Photo: Sunrise Movement
It was an iconic moment: Young people occupy Rep. Nancy Pelosi’s office demanding a Green New Deal to put millions of people to work making a climate-safe economy—when suddenly newly-elected Congressional representative and overnight media star Alexandria Ocasio-Cortez joins them with a resolution in hand laying out principles for a Green New Deal. The proposal has since amassed growing support among Congressional representatives, progressive organizations, and young people across the country. In this special issue of Making a Living on a Living Planet, we ask, What does the Green New Deal mean for labor?
Pictured above: Sunrise posing a simple question to Nancy Pelosi.
Why Workers Need a Green New Deal
American workers, like most Americans, are dissatisfied with the status quo and want change. Organized labor is in a position to help lead that change. But all too rarely is labor’s program directed to a vision of what we want for the future.
The Green New Deal provides a visionary program for labor and can provide a role for unions in defining and leading a new vision for America.
At the same time, the Green New Deal projects a program that is not far-fetched. It includes plans for a public works programs, the expansion of human rights and new entitlement programs. Americans have made such goals a reality before in U.S. history—with organized labor playing a leading role.
Photo: Sunrise Movement
What a Green New Deal Would Do
While there are a variety of detailed proposals for a Green New Deal, Alexandria Ocasio-Cortez’s proposal promises to create millions of jobs through building a new 100%-renewable electrical system and a national “smart grid,” retrofitting residential and industrial buildings, and building a new, low-emission transportation system.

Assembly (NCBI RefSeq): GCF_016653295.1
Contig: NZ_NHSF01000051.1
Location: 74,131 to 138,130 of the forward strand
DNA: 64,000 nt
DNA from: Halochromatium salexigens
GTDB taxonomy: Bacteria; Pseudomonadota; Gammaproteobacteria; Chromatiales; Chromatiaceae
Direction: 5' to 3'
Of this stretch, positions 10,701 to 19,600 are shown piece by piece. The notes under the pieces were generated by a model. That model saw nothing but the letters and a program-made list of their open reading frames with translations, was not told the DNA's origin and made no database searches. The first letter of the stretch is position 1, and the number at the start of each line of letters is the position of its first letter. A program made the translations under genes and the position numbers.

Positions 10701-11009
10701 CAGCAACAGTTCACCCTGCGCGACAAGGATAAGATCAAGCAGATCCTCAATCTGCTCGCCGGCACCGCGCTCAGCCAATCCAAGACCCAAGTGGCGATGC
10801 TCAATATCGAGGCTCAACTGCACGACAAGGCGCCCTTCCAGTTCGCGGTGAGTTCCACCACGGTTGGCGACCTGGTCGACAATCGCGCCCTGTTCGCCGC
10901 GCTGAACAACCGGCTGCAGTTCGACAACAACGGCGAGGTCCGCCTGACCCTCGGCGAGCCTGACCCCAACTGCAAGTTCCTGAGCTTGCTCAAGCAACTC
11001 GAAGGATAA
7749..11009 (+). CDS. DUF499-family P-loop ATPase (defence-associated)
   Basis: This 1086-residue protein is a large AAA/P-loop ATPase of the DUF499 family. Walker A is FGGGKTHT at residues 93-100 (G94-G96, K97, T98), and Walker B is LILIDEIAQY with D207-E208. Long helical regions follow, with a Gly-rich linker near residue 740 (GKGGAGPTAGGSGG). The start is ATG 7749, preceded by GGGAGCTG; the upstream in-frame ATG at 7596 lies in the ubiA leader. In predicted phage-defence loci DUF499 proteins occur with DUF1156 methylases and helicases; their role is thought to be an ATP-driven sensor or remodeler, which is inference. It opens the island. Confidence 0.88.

It also seeks to end the epidemic of poverty by mitigating deeply entrenched racial, regional and gender-based inequalities in income and wealth and distributing federal aid and other investment equitably to historically impoverished and marginalized communities.
At its core, the Green New Deal would work toward saving the climate by meeting scientific targets for the reduction of greenhouse gases, investing in the drawdown and capture of greenhouse gases, and making “green” technology a major export of the United States to help other countries transition to carbon-neutral economies.
Why a Green New Deal?
Only protecting humanity from climate catastrophe can unify the political forces needed to meet labor’s demands for jobs, union rights, economic security, full employment, and worker empowerment.
The Green New Deal is a program that all trade unionists and advocates for working people can and should get behind.